The Relationship between Political and Ethnic Identity Among UK Ethnic Minority and Majority Populations

Wednesday, 18 July 2018
Lucinda PLATT, Department of Social Policy, LSE, United Kingdom, London School of Economics and Political Science, United Kingdom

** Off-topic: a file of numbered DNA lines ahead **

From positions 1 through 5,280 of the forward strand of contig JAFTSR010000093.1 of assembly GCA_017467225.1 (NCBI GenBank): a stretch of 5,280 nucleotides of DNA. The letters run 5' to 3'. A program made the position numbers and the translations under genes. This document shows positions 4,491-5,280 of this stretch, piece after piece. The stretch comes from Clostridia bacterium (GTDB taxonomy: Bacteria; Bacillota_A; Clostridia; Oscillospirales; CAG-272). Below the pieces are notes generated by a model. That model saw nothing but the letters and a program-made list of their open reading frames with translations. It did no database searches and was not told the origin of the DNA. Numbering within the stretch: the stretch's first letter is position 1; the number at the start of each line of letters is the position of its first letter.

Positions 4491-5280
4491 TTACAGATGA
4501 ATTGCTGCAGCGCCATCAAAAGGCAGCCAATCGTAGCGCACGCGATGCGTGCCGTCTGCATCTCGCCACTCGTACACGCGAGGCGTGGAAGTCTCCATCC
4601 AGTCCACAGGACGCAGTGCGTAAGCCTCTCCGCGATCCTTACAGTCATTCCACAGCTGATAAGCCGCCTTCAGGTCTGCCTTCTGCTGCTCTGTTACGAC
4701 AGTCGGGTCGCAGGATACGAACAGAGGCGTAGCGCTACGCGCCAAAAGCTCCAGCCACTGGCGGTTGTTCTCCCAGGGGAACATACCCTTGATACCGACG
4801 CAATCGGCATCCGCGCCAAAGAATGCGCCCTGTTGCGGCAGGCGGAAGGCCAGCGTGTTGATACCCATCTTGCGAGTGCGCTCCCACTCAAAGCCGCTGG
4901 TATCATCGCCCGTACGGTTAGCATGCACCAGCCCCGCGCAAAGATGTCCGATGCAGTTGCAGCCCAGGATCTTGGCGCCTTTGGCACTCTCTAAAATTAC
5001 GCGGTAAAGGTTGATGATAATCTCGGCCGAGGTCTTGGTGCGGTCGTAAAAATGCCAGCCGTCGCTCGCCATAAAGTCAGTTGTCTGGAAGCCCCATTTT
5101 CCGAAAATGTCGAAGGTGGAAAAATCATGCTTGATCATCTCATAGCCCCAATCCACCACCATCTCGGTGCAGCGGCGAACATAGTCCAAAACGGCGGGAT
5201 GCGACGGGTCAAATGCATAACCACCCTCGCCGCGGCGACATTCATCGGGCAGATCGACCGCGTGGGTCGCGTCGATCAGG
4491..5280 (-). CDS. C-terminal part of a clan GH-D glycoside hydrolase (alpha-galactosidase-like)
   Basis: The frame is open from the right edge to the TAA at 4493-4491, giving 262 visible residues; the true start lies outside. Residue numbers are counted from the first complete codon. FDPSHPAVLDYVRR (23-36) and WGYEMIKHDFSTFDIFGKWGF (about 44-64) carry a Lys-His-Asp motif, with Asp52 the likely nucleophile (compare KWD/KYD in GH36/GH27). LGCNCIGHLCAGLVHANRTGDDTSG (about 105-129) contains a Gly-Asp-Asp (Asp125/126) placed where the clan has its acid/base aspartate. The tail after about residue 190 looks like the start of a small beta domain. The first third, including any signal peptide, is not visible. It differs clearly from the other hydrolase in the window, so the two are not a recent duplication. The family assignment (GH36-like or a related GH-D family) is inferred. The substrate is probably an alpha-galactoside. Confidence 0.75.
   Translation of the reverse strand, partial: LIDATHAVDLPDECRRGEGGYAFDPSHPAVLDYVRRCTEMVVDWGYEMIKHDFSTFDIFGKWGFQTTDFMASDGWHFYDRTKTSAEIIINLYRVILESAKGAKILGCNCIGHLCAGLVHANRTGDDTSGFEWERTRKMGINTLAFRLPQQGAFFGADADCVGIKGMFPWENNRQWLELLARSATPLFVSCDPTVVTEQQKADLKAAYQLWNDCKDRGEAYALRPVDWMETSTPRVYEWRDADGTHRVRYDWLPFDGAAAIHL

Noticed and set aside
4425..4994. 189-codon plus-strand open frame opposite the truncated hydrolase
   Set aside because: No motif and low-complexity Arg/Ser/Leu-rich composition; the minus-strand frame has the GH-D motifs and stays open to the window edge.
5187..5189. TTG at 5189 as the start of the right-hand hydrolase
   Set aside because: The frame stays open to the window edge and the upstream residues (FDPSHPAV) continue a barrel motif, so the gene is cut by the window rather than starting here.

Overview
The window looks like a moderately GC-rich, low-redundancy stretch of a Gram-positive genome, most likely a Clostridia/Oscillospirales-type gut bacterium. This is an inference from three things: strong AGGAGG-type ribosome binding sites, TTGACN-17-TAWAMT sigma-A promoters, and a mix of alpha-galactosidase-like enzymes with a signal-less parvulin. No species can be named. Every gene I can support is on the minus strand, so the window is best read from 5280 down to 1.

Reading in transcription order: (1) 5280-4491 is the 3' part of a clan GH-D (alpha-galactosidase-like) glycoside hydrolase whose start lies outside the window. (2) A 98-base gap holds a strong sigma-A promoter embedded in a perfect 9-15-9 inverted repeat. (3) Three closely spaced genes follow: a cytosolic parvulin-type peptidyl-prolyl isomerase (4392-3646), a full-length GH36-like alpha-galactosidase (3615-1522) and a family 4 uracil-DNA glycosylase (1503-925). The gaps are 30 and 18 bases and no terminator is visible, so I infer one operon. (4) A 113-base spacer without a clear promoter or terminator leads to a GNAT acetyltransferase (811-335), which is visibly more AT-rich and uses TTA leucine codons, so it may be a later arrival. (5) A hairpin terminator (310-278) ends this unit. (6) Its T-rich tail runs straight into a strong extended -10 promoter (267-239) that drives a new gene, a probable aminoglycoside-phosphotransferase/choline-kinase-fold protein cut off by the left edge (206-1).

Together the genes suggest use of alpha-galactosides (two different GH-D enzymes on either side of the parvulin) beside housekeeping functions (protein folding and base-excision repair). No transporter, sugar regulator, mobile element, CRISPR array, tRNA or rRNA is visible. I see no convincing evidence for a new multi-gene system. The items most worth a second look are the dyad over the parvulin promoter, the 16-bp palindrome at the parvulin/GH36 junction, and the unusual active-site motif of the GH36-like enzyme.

Recent decades have witnessed a rapid expansion in sociological analysis of minorities' ethnic and national identity, and the ways this is linked to both levels of marginalisation and to constructions of belonging and anti-immigrant sentiment in countries of destination. Relatedly, a body of research has explored the link between minorities' ethnic identity and their political engagement. The drivers of majority ethnic identity have less often been examined alongside those of minorities, though studies that suggest that both context and contact between groups shape identities of majority and minority populations. In addition, the political mobilisation of majority ethnic identities by right wing populist parties, renders a more detailed understanding of how ethnic and political identities and the connections between them of substantial contemporary interest. Using Understanding Society, the UK household longitudinal study, a large-scale, nationally representative study with a substantial ethnic minority boost and a suite of multi-domain identity questions, this paper explores the relationship between ethnic and political identity across UK majority and minority populations. Locating the analysis within social identity theory, the paper posits that there will be underlying factors driving ethnic and political identity for both majority and minority. Jointly modelling the strength ethnic and political identity, net of individual’s general identification propensity, we find clear underlying associations of the unobservable factors driving both political and ethnic identity. We also observe that the latent drivers are stronger for majority and for more conservative / traditional respondents. Observed factors largely have similar associations for both political and ethnic identity for majority and minorities. However, the share of right-wing voters heightens ethnic but not political identity among both majority and minority populations, while discrimination shapes minorities' political but not ethnic identity. We also find that both political and ethnic identity both are stronger among second generation compared to immigrant minorities.